This articulates Carroll’s own method and ambition. The search for correspondence between what is and what says creates clear imagining, the embodiment of what happens. But it also demarcates the limits of his interest in prose, or rather it marks the limit of his interest in the ‘power of words’. On what ground, then, do Carroll’s ideas about Eliot and about writing stand, in light of Eliot’s scepticism about a plain ground of meaning? Like Craig Raine, a poet who, as a critic and Faber editor, thinks of himself as having shares in Eliot, Carroll seems particularly interested in the practical question of how Eliot managed (to use Raine’s word) his mystical materials, how he conjured essence out of concrete. Consider the opening movement of ‘Burnt Norton’:

Dry the pool, dry concrete, brown edged,
And the pool was filled with water out of sunlight,
And the lotos rose, quietly, quietly,
The surface glittered out of heart of light,
And they were behind us, reflected in the pool.

In the opening chapter of The Lost Life, Carroll replays this scene for us in prose, almost as though he were visiting the site, poking about, trying different angles, measuring the distances, seeing how one might pull off this trick of the lotus in real life. It is the same with his Eliot and Iris on the roof watching the dove. You feel Carroll hovering above the scene, dropping in the bomber like a balsa wood model on invisible fishing line. Is there enough light? Will the sublime appear? How to produce the ‘intense feeling, ecstatic or terrible’ in these set-pieces? How to paint a word-picture that brings forth eternity from the particularities of time and place?

Carroll’s method is to grind everything exceedingly small. He writes about enclosed situations. In this way, he is able to effect moments of expansion by pointing, with a flourish, toward the world outside the toy theatre, beyond the pasteboards, hinting at people who are not so makeshift, who have dimensions that exceed narrative meaning.

In the final scenes of A World of Other People, Iris is sorting through Jim’s personal effects. She discovers a picture of his parents back in Australia. She suddenly recognises them as people like her, but people who inhabit a world beyond her own, with a house and a garden like any others, and yet not like any others:

And with that exclamation, that burst of sudden understanding, the whole picture acquires an actuality and an intimacy that takes her by surprise. Like suddenly ‘getting’ a line of poetry that you’ve only ever half thought about before.

And just as suddenly, we realise why Carroll’s London feels so small and so enclosed: this London has the exact imaginative dimensions of Glenroy. He has arrived where he started.

Eliot could do desolation better than anyone. Four Quartets, in its austere donnish way, has moments of blistering banality. There is a wonderful sense of humanity, of ordinary human frailty, and even, in his wry depiction of the poet’s persona, of ordinary human absurdity in those famously discursive passages that run like old rope through the middle parts of ‘Dry Salvages’ and ‘East Coker’. It is the same prosy register, though without the ceremonial nods and winks, that Eliot developed in his work for the theatre, which belongs to roughly the same creative period as his work on Four Quartets – one derived from his belief that the ‘language of poetic drama is the language which people would speak today if they could speak in poetry’. You can understand how Carroll, who has, with considerable grace, accepted the drab and the quotidian as his birthright and his métier, would feel an affinity with this powerful commitment the commonplace.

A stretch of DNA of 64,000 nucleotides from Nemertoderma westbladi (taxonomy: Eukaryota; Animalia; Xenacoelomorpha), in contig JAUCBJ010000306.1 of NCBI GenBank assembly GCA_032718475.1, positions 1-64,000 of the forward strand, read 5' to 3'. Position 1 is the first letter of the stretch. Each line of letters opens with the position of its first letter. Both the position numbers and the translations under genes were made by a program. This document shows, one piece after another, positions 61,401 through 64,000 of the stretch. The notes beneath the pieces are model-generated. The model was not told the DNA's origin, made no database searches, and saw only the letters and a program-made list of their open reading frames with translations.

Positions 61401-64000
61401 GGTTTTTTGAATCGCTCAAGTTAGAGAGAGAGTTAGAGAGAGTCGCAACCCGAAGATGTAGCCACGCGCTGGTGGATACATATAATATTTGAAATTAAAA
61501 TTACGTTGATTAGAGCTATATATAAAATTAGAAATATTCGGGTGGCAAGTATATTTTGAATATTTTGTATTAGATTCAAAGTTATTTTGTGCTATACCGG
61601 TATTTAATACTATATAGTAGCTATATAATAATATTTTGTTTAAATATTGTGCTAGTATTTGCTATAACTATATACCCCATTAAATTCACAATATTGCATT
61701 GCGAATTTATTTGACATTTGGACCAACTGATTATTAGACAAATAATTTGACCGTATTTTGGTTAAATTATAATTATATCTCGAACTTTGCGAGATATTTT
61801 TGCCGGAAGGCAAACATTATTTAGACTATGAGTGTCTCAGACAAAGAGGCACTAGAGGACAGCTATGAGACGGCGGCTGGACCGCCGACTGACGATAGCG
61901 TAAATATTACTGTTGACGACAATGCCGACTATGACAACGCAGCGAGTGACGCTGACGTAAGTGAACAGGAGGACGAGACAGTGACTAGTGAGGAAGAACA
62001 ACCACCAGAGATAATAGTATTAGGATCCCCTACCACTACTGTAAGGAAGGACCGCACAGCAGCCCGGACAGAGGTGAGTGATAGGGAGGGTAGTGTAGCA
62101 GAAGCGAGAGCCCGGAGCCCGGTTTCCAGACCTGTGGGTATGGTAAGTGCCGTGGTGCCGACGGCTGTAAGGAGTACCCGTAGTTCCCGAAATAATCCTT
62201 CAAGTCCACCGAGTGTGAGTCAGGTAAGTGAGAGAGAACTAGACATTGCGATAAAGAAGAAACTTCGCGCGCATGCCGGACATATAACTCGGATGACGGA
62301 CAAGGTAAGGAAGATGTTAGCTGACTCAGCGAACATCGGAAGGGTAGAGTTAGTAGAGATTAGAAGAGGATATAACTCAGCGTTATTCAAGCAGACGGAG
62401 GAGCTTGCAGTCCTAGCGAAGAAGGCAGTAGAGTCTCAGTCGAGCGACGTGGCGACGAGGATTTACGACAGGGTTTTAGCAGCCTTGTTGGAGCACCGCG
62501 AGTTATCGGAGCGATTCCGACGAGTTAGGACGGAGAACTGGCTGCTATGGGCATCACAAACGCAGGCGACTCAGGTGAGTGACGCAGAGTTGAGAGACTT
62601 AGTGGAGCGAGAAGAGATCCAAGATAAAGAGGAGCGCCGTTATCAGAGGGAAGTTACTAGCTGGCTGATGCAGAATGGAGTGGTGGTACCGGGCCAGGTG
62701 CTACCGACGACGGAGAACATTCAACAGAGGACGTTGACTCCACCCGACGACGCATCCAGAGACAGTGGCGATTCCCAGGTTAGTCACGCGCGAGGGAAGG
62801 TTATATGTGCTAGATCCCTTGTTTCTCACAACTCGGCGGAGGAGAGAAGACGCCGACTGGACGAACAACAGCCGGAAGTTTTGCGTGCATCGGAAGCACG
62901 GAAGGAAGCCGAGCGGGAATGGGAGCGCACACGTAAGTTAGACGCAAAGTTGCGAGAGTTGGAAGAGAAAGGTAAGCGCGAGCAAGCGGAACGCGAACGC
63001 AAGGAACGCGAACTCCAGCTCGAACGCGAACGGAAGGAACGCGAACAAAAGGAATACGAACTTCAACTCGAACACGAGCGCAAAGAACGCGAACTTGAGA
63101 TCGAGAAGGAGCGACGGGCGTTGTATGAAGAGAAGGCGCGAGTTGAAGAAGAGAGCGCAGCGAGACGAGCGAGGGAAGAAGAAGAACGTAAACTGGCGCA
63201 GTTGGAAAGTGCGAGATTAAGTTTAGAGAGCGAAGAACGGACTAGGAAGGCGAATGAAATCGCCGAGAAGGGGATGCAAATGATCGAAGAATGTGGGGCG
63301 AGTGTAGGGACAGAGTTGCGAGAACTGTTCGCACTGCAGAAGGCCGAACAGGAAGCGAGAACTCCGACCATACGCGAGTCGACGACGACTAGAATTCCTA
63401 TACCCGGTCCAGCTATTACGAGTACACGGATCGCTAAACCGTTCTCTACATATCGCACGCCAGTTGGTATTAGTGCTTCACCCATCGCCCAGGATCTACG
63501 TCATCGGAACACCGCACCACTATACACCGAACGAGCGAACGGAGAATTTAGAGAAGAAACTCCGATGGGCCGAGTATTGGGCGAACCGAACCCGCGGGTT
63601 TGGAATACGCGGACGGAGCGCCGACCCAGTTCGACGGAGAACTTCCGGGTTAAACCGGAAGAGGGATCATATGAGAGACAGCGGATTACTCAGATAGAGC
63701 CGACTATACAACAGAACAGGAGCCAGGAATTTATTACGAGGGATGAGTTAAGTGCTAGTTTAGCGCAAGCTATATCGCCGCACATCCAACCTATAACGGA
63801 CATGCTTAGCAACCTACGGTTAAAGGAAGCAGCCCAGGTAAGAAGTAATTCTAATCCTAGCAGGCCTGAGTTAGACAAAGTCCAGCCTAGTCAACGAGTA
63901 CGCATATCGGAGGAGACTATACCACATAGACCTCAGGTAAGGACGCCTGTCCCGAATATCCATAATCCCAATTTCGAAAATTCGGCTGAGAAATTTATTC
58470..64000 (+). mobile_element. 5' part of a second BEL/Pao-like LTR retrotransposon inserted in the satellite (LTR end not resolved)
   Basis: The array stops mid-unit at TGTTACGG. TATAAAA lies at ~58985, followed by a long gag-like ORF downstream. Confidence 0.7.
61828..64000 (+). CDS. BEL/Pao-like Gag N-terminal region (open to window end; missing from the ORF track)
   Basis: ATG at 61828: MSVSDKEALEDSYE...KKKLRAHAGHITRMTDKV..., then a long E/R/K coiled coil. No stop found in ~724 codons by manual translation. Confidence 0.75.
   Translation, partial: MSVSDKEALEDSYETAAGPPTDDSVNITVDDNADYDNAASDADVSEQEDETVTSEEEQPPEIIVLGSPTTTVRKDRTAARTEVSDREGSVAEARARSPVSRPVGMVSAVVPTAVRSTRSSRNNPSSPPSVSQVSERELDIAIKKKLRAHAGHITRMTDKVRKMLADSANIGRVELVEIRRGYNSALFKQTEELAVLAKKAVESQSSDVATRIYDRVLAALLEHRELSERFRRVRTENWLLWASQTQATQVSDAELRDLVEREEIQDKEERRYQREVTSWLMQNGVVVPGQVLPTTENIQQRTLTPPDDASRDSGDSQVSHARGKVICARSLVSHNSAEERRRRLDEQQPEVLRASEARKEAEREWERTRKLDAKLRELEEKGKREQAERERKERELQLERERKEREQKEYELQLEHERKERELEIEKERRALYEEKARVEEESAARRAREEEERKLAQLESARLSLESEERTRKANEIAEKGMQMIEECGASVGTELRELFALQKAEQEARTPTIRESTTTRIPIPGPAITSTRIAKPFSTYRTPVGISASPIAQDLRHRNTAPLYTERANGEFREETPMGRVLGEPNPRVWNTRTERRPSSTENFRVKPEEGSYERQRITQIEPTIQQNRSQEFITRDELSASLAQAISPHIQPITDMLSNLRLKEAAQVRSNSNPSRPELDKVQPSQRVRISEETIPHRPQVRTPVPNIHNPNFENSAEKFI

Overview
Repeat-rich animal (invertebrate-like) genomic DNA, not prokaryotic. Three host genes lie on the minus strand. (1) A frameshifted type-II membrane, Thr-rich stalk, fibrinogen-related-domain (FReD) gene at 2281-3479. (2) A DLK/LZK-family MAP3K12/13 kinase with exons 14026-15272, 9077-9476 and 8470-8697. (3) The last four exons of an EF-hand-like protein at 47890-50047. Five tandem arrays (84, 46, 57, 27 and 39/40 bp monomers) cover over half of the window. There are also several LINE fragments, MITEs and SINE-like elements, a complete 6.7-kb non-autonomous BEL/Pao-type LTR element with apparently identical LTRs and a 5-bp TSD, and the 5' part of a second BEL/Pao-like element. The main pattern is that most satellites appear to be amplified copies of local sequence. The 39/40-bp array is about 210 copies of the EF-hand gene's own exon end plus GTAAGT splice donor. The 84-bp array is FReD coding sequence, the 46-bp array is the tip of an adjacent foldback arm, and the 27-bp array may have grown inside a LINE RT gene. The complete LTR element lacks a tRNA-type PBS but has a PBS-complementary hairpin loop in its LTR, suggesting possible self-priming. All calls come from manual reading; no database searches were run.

And yet Eliot’s project in the Quartets is ultimately transcendental. Its theme is the struggle to rise above the agonies of mundane experience, the frustrations of mere appearance, into a poetic realm consonant, though not coincident, with his religious conversion. One of Eliot’s most impressive achievements in Four Quartets is that he makes it easy for us to accompany him on his quest for religious illumination. The poetry does not insist on any dogmatically specific grammar of assent. The poignant and honest thing about the Quartets is the way its religious vision is agnostically expressed. It is written through implicitly Christian iconography, but the reader does not face the thundering canon of an Anglo-Catholic convert.

Like everyone else, Carroll is excited by the exalted climax of ‘Little Gidding’, even without any particular interest in its Christian orthodoxy, or even its spiritual context. He wants the melodrama of illumination, the enlargement, relief from ordinary failure. Beyond his feeling for the poetic symbolism, however, Carroll reacts against the paradoxical in Eliot’s poetry. He cannot admit, with Hugh Kenner, that Eliot’s poem is not about the Holy Ghost or the power of prayer. Eliot, argues Kenner,